Sigma DP2 and SD15: Sensors say bigger is better

Sigma is teaching the compact market a lesson with the DP2, a compact packing an image sensor similarly sized to the new SD15 dSLR

Learning is fun, mmkay? So today we're going to learn about the Sigma DP2, a 14-megapixel compact camera, and the SD15, a dSLR. Both have been announced over at Photokina. Let's learn a bit more about them, and possibly a bit about ourselves too.

Let's start with the DP2. The DP1 was the first compact to boast a dSLR-sized sensor rather than the relatively tiny chips in most point-and-shoots. The DP2 also packs a large sensor and other high-end features. The 14-megapixel sensor used in the DP2 camera is 20.7x13.8mm. According to Sigma, that's roughly seven to twelve times larger than the 1/1.8inch to 1/2.5-inch chips in other compacts.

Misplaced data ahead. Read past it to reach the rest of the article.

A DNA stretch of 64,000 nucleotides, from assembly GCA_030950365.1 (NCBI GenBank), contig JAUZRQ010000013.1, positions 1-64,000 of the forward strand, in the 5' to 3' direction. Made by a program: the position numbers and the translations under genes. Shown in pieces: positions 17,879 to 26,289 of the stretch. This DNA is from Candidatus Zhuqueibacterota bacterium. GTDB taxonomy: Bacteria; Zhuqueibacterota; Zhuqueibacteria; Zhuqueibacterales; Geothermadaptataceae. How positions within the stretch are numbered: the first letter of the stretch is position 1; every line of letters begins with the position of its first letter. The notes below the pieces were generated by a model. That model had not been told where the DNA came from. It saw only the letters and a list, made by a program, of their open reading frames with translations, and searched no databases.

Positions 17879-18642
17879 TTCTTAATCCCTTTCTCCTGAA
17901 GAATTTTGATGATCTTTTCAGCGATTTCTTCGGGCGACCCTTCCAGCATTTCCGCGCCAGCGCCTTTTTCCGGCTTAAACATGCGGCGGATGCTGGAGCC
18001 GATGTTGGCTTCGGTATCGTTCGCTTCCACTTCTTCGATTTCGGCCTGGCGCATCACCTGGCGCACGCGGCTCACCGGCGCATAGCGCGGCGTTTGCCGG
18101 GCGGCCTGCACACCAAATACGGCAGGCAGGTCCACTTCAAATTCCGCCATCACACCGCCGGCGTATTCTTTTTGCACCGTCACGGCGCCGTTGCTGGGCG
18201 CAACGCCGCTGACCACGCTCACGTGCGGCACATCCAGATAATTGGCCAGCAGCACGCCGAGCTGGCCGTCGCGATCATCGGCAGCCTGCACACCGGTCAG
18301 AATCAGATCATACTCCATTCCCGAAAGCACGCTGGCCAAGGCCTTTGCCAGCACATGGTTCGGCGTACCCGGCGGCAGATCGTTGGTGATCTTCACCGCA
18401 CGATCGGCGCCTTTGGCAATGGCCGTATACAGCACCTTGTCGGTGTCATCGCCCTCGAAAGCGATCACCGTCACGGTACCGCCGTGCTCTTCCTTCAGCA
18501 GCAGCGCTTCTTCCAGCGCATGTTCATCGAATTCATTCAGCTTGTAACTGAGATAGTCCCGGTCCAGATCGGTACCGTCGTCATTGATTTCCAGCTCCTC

Ready for some science? Don your white jacket, put down that Pot Noodle, and try and keep your hair out of the Bunsen burner. Most image sensors are laid using the Bayer pattern, which basically splits the sensor into red, green and blue pixels, like a three-coloured chessboard. But the DP2 packs a Foveon X3 sensor, which has three layers of silicon that each absorb colours. In theory, this retains more colour information, which is good.

Right, that's enough science, back to the specs and gags. The S2's fixed-focus lens has a 35mm camera focal length of 41mm. The specially designed 24.2mm F2.8 lens combines with the large sensor combination to give naturally shallow depth-of-field and bust out the bokeh. That's Japanese for 'fuzzy', by the way, and means out-of-focus bits. It's a veritable learning bonanza up in here, isn't it?

Click through the links for more good learning about the DP2 and SD15. -Rich Trenholm

Featured Video

Why do so many of us still buy cars with off-road abilities?

Cities are full of cars like the Subaru XV that can drive off-road but will never see any challenging terrain. What drives us to buy cars with these abilities when we don't really need them most of the time?

by Drew Stearne